With the death of the roadie and the rebirth of the mountain bike, I have postponed undertaking Ironman New Zealand in March. I am still keen on completing an Ironman in 2010, but am looking at ones later in the year in Asia, Europe, or Africa. I am returning my focus to running. Running is how I got into triathlon and I have let my love of running wane a little while focusing on triathlon. I love triathlon, but running is my first love. Auckland is a great place for both triathlon and running, but I especially love running here. Additionally, I have lost some of the original fire and desire I used to bring to training and without this putting in the hours is getting harder and harder. I have the discipline, but am lacking the passion right now. Finally, I would like to utilize the resources required to properly complete an Ironman to focus on integrating in New Zealand and employment. Once establishing this base, it will be easier and more appropriate to focus on Ironman distance events. I still plan on keeping up my endurance through long distance swimming, biking, and running, but will sacrifice some of the intensity and regiment that I normally dedicate to IM training. Adventure Racing might be on the horizon. Ironman is A LOT of road action. Adventure Racing brings some of the Ironman type action out into the bush and adds more arts like kayaking, orienteering, teamwork, and critical thinking. Doing some research and I think we will see some Adventure Racing in 2010.

Goals and Plan to Come

Have a few peeps trying to get me back on the bottle, but think I will have the discipline this evening to maintain focus. Think I have been sober for a month to a month and a half now. Had quite a few big New Years and heaps of big nights this year. No worries sitting this one out. Will get goals and a plan for 2010 up shortly.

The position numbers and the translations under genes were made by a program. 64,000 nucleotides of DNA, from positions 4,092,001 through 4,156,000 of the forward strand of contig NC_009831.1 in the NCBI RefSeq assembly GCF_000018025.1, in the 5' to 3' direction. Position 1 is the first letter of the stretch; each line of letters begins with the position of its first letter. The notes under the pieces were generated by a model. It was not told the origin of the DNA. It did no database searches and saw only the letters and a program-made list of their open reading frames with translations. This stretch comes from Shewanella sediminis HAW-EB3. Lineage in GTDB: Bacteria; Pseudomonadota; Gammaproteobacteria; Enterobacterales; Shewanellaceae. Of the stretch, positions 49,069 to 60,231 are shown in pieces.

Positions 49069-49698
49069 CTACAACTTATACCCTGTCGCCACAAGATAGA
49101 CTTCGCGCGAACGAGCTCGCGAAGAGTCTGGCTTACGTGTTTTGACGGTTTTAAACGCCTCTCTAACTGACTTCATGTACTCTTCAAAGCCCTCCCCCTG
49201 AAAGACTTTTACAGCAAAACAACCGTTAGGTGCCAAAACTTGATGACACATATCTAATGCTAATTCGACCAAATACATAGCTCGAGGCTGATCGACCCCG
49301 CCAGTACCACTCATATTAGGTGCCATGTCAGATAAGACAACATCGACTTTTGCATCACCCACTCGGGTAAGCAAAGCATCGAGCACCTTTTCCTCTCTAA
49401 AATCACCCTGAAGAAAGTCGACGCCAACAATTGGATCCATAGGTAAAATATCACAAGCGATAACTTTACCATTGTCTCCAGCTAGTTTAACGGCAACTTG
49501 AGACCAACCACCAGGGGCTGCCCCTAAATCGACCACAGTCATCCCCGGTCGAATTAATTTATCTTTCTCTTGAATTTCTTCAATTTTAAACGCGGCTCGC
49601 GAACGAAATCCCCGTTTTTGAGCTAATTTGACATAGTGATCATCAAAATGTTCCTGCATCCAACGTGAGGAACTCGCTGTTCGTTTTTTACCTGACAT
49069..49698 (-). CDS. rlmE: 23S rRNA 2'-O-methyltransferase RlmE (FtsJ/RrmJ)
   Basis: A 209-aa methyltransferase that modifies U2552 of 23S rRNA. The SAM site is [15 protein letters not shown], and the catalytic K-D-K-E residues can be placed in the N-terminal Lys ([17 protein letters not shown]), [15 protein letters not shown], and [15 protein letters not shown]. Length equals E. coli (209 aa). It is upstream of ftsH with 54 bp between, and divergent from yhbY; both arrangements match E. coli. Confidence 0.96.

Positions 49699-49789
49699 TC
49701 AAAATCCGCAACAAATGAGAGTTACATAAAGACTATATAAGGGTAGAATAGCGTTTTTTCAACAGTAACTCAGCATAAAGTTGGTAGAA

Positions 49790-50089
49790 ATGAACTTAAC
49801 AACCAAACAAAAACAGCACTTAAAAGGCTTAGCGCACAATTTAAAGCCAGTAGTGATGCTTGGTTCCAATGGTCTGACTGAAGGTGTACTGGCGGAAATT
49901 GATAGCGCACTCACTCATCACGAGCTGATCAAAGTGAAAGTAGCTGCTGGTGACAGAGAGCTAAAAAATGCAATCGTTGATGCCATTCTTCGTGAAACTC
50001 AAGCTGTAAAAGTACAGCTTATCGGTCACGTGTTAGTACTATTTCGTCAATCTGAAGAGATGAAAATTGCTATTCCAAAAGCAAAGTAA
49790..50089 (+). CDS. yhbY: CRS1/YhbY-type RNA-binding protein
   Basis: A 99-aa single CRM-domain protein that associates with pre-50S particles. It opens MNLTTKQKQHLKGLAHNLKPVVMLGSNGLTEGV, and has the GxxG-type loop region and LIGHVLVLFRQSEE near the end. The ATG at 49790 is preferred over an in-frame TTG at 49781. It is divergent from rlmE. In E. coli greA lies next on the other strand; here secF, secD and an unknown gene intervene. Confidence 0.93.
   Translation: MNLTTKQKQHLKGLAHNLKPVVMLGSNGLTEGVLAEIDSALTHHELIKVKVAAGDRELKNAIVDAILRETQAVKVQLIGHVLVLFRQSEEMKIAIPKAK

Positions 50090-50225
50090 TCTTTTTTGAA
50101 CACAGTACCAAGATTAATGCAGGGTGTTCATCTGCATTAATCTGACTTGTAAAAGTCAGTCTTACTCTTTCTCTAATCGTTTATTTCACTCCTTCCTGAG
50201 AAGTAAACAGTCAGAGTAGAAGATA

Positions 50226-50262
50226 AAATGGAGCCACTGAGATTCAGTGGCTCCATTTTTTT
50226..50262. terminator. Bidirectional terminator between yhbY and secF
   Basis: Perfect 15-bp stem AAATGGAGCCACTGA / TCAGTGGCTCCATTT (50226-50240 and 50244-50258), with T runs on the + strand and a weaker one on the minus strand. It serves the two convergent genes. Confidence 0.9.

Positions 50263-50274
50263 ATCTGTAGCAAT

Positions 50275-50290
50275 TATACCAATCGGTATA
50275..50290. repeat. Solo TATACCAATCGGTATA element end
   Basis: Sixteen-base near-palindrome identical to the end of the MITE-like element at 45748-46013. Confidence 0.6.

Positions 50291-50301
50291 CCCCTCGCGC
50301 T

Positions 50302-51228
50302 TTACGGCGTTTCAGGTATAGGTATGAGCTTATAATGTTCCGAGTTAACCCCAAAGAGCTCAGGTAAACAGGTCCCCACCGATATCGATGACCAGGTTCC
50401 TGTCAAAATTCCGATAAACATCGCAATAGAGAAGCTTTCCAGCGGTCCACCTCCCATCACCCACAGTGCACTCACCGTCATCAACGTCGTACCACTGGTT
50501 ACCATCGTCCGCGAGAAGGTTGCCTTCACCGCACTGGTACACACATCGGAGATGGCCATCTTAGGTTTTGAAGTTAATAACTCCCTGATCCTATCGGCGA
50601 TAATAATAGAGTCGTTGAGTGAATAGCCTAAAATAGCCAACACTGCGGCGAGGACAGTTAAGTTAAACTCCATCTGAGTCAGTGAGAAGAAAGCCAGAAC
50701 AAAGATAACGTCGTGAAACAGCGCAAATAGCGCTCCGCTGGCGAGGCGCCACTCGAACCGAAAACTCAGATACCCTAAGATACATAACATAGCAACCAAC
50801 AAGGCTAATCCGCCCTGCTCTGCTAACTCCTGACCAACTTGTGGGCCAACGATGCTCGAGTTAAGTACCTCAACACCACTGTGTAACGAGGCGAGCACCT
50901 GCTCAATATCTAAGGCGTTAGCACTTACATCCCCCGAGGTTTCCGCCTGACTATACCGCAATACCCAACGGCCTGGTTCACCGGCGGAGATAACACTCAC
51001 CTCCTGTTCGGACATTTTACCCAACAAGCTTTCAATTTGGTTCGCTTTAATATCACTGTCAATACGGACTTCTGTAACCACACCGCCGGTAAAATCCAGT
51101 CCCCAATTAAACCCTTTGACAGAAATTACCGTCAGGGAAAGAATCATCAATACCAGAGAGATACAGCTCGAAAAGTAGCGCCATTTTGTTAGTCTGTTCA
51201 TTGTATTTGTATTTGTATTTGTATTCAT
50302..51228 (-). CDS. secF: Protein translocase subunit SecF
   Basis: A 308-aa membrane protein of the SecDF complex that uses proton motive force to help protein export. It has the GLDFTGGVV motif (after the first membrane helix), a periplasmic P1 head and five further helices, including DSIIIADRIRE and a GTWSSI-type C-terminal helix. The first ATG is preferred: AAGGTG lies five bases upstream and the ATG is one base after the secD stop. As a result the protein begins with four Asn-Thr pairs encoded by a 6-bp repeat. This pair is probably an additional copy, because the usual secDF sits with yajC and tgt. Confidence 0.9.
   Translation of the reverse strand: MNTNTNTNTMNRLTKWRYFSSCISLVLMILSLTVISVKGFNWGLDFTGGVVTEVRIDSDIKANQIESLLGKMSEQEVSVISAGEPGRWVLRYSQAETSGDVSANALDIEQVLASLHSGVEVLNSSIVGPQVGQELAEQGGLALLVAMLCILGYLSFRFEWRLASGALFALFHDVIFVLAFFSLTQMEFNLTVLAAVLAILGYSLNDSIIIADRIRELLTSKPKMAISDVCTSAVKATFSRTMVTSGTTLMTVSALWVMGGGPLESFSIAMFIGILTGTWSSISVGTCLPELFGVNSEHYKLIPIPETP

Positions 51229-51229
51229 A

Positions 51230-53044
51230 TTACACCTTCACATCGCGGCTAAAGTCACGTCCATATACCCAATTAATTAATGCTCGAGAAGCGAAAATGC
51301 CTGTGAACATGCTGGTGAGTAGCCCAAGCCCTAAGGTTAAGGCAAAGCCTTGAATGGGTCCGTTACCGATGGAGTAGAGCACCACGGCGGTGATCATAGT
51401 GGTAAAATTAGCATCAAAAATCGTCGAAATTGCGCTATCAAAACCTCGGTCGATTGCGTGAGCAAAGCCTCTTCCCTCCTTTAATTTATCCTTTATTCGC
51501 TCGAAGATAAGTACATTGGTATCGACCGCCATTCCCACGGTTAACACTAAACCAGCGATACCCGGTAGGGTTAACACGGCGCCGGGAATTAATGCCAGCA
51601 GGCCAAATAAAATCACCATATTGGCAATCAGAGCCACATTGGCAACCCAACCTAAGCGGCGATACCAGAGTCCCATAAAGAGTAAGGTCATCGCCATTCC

2 replies on “Easier Said than Done”

On the topic of moving to another country, I would add some other options that may or may not be open to your readers.

If you’re a US citizen, you can try getting a Federal job overseas. The government hires lots of people in some pretty nice locations worldwide. If you have some specific experience, you try the State Department or USAID, who generally look to fill certain positions all over the world, but not always in nice locations.

If you’re a citizen of a participating country and 31 years old or younger, check into the United Nations National Competitive Recruitment Exam (UN NCRE). If you pass a test and an interview, you might get to work for the UN in any of its operations worldwide.

And then there’s always the option of trying to study abroad. Many countries have Fulbright partnerships with the US State Department, and US citizens can get money to go and study overseas. I don’t have enough room to detail all the programs here, but there are at least a few, and some of them are really specific (as in they have degree field requirements, heritage requirements, or specific deliverables).

Darran is right, though: experience makes any of this a little easier to do.